Top-ups for care home rooms, above the council’s offered budget, that had been said to be inevitable, have been cancelled and refunded or the out of area rate taken as the guide price

“I am absolutely ecstatic myself and cannot wait to tell Mum.  It has made me appreciate that we are in a privileged position to have had your help and that for many families this outcome would not have happened.”

Direct payments have been increased or not reduced, and some disputes about misuse or non-use or going back to a directly commissioned package, have been resolved

 “Thank you for the good work that you do with the charity. You have achieved everything you predicted for my brother and for us, as defectors from direct payment difficulties, and compensation on top -we are really grateful.”

People have been found to necessitate care by their own relatives in the same household, and permission has been granted or left in place

 “Thank you for the immediate response and honesty…X has been amazing and I totally understand the position he is in, and truly appreciate the help given in difficult circumstances.”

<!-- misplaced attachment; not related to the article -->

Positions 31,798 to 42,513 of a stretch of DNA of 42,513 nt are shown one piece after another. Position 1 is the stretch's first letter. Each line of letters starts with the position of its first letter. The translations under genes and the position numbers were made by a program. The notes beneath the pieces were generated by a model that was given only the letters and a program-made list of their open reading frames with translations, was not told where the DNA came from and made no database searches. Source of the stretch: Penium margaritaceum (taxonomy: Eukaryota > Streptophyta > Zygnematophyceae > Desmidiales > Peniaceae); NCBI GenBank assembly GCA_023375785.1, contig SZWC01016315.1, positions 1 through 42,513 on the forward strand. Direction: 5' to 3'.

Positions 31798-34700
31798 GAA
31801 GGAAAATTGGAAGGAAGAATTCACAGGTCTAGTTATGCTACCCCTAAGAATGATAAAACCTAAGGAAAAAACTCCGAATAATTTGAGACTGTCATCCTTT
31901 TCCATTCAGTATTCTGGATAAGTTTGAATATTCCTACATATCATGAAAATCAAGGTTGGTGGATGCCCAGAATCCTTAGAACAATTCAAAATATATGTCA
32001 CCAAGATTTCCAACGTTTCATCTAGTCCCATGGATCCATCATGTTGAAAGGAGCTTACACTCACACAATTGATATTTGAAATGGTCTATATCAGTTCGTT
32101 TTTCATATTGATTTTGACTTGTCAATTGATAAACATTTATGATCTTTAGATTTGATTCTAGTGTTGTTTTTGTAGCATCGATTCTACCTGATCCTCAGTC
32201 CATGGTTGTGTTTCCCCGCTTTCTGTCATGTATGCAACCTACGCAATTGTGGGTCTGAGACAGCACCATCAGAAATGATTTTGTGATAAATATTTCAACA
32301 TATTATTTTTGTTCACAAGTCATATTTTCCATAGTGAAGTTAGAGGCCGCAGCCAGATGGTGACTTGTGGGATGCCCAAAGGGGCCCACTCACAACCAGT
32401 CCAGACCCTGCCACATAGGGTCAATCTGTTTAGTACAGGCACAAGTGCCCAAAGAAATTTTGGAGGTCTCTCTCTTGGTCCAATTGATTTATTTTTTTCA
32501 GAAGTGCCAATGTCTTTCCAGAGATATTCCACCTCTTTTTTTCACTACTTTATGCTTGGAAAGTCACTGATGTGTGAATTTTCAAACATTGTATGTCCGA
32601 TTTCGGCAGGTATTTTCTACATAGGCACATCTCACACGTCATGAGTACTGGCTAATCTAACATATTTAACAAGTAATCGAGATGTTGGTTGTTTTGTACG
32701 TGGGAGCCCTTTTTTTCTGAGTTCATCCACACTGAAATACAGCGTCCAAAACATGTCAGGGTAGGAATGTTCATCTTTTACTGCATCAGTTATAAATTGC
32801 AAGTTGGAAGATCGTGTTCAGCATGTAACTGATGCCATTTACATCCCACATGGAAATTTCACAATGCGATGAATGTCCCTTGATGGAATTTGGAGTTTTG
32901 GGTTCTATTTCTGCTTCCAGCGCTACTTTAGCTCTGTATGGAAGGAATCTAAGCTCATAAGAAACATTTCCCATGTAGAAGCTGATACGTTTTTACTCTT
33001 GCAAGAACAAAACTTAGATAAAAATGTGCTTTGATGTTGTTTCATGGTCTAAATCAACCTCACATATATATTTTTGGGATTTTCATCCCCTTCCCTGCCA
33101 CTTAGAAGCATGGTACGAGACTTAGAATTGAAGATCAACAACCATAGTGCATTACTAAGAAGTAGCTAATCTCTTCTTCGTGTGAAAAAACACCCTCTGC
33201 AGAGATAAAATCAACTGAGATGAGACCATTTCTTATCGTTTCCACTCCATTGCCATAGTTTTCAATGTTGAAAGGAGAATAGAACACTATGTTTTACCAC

Care charges have been reduced, by reference to disability-related expenditure evidence, and at least one refund was secured

“..my financial resources will be severely stretched,
for the rest of my life, but I do so appreciate all you do for me.”

Carers have been awarded rationally sufficient budgets for themselves so as to sustain caring –or replacement care has been added to the service user’s package, after carers could stand no more

“With the advice you have provided so far, I feel more confident.  I will deal with this matter on my own now. I would like to say a huge thank you for everything you have done for my mum, and also myself, I have learned so very much from CASCAIDr’s work.”